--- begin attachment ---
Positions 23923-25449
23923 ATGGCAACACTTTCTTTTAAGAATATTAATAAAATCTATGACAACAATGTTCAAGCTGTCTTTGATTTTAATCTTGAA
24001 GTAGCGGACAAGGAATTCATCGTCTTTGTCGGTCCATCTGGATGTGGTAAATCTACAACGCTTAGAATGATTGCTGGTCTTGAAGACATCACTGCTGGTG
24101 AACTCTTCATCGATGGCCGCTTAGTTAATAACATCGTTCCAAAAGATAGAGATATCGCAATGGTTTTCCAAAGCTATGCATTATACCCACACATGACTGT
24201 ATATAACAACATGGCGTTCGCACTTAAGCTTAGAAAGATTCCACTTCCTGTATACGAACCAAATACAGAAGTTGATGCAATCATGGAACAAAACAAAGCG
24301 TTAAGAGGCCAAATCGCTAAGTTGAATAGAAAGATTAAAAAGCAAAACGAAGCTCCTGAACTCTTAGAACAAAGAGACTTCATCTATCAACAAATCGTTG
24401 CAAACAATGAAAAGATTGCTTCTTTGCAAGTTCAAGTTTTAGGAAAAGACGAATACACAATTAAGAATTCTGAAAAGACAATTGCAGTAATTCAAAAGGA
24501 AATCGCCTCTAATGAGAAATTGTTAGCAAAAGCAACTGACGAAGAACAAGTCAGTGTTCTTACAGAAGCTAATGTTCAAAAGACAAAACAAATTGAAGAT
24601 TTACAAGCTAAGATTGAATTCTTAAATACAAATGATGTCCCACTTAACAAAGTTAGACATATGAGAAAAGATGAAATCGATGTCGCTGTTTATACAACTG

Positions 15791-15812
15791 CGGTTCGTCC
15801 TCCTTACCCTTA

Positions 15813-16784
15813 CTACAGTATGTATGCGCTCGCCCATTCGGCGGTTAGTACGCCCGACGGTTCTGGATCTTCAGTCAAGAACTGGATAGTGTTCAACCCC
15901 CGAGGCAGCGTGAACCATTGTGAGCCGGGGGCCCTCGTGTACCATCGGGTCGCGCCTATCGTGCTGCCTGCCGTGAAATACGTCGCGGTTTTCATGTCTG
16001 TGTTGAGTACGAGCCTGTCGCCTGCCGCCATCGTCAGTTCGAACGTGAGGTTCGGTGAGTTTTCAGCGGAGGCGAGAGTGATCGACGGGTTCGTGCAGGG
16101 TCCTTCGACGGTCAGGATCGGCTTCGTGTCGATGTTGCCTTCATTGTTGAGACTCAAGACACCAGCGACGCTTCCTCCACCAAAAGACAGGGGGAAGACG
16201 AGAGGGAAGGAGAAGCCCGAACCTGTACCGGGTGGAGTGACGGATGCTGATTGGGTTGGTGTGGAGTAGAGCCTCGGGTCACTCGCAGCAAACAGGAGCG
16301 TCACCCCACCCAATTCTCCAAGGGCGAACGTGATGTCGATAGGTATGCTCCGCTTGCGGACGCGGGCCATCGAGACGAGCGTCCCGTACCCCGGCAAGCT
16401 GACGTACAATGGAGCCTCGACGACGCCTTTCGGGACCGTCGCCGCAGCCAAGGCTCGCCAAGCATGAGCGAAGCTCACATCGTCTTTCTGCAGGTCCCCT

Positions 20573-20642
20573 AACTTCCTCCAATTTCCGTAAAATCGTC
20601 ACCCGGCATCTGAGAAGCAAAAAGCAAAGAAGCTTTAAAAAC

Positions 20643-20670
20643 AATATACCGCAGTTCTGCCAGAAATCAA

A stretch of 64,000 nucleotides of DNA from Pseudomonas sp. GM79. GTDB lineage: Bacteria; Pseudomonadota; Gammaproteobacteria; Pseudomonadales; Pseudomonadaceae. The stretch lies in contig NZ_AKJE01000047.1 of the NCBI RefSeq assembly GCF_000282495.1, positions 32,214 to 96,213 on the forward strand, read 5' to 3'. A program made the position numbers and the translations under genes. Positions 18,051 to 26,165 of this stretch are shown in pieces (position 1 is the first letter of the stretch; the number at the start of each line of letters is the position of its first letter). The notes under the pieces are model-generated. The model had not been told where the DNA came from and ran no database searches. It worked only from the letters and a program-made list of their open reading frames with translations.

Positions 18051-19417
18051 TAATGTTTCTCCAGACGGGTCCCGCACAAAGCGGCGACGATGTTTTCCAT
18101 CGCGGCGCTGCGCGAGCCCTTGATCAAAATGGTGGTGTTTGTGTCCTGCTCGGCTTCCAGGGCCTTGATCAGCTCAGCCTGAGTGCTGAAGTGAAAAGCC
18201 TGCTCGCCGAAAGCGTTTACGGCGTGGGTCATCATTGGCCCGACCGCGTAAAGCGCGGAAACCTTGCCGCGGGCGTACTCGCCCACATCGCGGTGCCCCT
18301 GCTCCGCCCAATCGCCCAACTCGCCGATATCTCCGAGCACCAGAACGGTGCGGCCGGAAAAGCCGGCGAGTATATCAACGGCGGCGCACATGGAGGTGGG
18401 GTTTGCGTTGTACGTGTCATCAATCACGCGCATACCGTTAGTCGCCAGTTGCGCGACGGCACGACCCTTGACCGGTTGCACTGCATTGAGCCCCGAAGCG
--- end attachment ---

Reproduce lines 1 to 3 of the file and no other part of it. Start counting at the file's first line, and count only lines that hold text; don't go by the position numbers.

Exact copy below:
Positions 23923-25449
23923 ATGGCAACACTTTCTTTTAAGAATATTAATAAAATCTATGACAACAATGTTCAAGCTGTCTTTGATTTTAATCTTGAA
24001 GTAGCGGACAAGGAATTCATCGTCTTTGTCGGTCCATCTGGATGTGGTAAATCTACAACGCTTAGAATGATTGCTGGTCTTGAAGACATCACTGCTGGTG